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They just did not know what to do with us
They just didn’t know what to do with us. They sent me here to New York City to a Port of Embarkation, where they ship soldiers out, it’s over there in Brooklyn, the place is still there but it’s not a P.O.E. now. Anyway I had just come from overseas. I came in one Monday morning this same guy Canfield he was with me, he ended up being my copilot when we got overseas and when I got over here we got pulled out to make sure they had five thousand men to go on a Liberty ship to Liverpool, England, but they don’t tell us that, but they’re two men short. And we came in the wrong time to check the board and see if our names were there. We got stuck on that boat and I went to England. I kept telling this colonel that I had I just gotten back. And I didn’t have to tell him because I could just pull my shirt up on my jacket and I’d tell him, “You see what’s on here? I got a slew of medals,” plus I have command pilot wings I don’t have regular wings. That didn’t cut any ice. We went to Liverpool; we got off the Liberty ship with everybody else, part of the Rainbow Division. The Rainbow Division got on trucks and stuff and left. And Canfield and I are standing on the docks; they left us. And the port sergeant came down there and he sent us up to a place called Hapashire, above London until he could find out what to do with us and how to get us back to the States. They sent me to Italy. I went to North Africa. As I got to North Africa the 99th was being moved to Italy and they were forming the 332nd. I ended up in the 332nd with the Tuskegee Airmen and when I first arrived in Italy they had been up in North Africa for I don’t know how long, they didn’t even know what combat was all about. The only thing they were doing was shooting up trains, lost one man over there in North Africa because he tried to attack a German flight. And the individuals in the 99th didn’t fly down to help him. I ended up with them; I out ranked the majority of them. It took almost a year before they actually talked with me or anything. Every one of them, outside of me, had college degrees from all the Black colleges around this country. All of them were up to five to ten years older than me. Within the 332nd I was put in the 301st squadron, and I made 87 missions over there and I got shot down in North Italy outside of Florence, at a railroad roundhouse in the mountains that had been attacked by three or four different squadrons. They hadn’t blown it up and they sent us up there. We blew it up. In the process of us blowing it up I came around too low, when I released my bombs and as I peeled to go up an enemy hit my plane and I got hit in the leg. I was in the hospital over there in the Italy, then I came over here to the States, I was in Atlantic City. From Atlantic City they sent me to Chicago Gardener General Hospital. From Gardener General, when I got out, I went down to Guismen Field, which is part of Fort Knox. And I got a leave and I came out and when I went back after three months of leave time, I went to Indiana and I was sent right back to the 332nd at the Lockland Air force Base in Columbus, Ohio. Racism was highly prevalent during World War II. I didn’t have much trouble because of my high rank. Most of the white people were scared of me, because most of them knew. I wear emblems, especially if I get mad with someone. I’ve worn those ever since I was a kid. I shot up some Megs while I was over there and came back to the States. I got married and had kids.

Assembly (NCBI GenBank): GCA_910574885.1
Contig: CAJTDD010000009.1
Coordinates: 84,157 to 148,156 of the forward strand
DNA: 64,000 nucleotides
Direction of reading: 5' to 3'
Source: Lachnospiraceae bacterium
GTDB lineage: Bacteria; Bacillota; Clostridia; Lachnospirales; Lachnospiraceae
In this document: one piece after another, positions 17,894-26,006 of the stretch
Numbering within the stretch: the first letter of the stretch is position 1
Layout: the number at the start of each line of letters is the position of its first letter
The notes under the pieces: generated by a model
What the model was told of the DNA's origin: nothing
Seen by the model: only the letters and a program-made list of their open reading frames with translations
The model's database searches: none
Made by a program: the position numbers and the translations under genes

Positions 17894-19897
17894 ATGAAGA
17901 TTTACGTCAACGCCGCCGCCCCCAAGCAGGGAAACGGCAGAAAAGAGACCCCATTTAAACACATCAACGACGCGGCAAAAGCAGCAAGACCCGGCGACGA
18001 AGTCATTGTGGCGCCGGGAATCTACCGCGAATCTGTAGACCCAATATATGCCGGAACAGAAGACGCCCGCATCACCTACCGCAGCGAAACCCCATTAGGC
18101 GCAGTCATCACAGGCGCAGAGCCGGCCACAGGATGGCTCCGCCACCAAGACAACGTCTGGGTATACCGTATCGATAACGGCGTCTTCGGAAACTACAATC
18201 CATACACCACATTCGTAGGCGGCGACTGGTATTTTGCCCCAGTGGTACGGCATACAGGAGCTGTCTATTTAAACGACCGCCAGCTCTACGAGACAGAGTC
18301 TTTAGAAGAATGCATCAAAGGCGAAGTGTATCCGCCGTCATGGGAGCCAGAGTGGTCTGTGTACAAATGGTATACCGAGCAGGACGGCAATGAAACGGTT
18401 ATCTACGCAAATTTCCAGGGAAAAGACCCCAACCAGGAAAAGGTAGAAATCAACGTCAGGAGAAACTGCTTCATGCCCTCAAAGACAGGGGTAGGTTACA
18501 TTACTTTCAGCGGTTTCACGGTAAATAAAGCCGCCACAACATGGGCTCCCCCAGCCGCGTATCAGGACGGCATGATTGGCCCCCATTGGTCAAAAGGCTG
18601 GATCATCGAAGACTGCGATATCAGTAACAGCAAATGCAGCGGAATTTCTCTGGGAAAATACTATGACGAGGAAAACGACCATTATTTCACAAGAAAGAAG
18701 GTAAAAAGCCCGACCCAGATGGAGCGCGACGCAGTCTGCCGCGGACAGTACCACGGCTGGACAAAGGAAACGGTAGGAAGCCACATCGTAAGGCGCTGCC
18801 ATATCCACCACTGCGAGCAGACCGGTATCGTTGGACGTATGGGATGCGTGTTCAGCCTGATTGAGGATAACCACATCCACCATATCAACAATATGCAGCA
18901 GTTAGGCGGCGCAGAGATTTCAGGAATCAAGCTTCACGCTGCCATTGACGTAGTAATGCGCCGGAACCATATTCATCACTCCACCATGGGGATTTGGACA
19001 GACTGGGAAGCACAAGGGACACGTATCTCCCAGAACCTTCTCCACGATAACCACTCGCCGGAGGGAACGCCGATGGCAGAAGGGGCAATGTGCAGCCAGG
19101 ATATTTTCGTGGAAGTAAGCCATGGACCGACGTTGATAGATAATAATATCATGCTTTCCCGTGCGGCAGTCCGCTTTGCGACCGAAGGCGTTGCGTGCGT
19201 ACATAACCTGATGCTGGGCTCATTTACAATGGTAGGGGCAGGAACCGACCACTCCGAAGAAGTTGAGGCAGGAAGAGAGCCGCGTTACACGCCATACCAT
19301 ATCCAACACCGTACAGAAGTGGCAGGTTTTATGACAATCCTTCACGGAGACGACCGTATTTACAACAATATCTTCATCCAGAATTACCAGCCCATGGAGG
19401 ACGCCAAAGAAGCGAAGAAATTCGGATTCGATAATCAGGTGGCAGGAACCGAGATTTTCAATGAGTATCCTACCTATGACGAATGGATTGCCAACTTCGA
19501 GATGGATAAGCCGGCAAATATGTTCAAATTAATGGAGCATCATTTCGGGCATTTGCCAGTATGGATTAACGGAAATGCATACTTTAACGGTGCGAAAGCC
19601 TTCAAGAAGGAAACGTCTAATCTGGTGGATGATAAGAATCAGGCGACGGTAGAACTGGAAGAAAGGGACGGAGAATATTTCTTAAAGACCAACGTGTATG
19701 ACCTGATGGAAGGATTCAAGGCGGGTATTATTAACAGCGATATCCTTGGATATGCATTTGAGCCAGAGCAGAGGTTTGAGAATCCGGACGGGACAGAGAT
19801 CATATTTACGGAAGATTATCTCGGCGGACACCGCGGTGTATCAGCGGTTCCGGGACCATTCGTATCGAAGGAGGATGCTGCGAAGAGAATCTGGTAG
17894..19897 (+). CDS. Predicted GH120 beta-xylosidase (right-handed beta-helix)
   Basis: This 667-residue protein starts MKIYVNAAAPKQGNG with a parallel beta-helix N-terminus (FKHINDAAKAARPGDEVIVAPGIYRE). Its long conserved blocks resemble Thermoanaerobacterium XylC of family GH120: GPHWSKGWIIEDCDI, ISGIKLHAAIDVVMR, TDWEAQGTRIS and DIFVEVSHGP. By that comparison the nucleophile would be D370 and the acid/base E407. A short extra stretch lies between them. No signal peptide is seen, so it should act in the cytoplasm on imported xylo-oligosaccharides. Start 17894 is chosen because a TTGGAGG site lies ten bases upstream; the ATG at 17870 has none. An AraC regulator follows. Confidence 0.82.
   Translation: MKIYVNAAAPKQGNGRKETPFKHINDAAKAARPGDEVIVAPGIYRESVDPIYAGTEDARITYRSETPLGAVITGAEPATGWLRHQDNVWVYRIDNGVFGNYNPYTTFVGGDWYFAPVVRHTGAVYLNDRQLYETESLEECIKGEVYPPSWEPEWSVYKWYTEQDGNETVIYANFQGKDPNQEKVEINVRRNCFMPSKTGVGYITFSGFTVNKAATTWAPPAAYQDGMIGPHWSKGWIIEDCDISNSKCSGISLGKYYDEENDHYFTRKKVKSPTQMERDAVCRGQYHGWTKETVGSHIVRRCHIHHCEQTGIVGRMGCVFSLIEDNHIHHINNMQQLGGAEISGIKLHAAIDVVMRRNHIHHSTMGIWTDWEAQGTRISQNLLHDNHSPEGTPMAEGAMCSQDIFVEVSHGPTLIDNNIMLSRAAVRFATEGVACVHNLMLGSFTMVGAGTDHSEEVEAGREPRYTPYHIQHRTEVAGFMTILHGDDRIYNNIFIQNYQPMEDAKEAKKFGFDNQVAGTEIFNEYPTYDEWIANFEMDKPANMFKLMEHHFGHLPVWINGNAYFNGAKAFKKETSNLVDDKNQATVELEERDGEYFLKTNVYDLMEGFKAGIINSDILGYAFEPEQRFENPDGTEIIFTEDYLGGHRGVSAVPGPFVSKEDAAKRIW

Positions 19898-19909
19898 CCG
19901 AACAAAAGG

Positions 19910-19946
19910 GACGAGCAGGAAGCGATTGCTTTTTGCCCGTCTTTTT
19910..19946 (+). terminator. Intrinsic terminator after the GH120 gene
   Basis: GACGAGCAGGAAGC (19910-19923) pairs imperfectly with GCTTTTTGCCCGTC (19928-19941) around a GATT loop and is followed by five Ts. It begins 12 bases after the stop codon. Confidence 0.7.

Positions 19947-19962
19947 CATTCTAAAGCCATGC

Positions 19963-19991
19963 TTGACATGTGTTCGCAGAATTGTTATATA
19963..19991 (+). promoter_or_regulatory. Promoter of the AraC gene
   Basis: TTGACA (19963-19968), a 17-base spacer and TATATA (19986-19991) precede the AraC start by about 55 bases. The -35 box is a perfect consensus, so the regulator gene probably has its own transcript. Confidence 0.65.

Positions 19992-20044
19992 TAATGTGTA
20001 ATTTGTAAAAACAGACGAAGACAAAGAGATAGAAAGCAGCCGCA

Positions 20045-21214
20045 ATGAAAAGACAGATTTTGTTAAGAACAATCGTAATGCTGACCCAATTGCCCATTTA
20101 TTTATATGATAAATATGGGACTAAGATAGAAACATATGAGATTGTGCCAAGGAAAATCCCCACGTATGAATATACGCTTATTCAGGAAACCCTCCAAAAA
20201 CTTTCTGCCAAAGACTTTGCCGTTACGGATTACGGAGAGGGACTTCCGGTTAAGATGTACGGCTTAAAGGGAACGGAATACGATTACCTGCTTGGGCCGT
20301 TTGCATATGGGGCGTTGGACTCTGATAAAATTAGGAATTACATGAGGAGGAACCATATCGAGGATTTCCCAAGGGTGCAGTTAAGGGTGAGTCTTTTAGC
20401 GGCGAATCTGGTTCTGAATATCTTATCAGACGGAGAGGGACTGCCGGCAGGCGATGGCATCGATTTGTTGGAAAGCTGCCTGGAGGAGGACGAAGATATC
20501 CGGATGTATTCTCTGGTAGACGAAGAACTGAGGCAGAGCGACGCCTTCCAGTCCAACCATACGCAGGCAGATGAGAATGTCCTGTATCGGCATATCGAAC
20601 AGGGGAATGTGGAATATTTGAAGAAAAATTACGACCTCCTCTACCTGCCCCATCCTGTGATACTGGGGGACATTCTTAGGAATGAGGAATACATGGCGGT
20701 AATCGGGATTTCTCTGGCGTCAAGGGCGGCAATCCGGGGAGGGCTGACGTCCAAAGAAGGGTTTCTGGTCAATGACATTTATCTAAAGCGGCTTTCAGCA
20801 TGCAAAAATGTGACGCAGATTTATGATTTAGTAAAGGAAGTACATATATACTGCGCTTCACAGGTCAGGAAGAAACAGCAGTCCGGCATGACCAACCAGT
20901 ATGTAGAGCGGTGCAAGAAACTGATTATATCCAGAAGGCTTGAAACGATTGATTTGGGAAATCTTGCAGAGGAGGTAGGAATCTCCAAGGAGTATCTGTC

--Interview By: Jennifer Augustine

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Ein Interview mit Dr. James Thornton, einem Veteranen aus dem 2. Weltkrieg

In diesem Interview geht es um den afroamerikanischen Piloten James Thornton, der um Geld zu verdienen zum Militär ging und durch Zufall durch einen Vorgesetzten zu einer Flugausbildung kam. An einem seiner freien Tage, die er mit seiner Freundin verbrachte, wurde er von einem Soldaten über die Situation in Pearl Harbor aufgeklärt und nach Fort Dix einberufen. Viele Soldaten hatten Angst vor den Einsätzen, da diese Flüge reiner Selbstmord waren und nur wenige zurückkamen. 1942 wurde er nach Australien geschickt und hatte von dort aus Einsätze in den verschiedensten Ländern. In den Philippinen kam es zu einem Absturz, als er Medikamente abwerfen wollte, woraufhin er drei Monate dort verbringen musste, in der Angst von den Japanischen Patrouillen entdeckt zu werden. Als er dies überlebte, wurde ihm dafür der Silver Star verliehen. Zurück zu Hause wurde er Trainer für Nachfolgepiloten, aber kurz darauf wurde er zu einem weiteren Einsatz nach Italien berufen. Dabei wurde er schwer von einer Bombe am Bein verletzt und wurde durch Zufall in ein Krankenhaus in seine Heimat geschickt. Schließlich konnte er sich auch seinen eigenen Wunsch erfüllen und wurde Ehemann und Vater. Happy End ^___^

Zusammenfassung von Jasmin Terglavcnik, Paulina Stipic und Xixi Zhang

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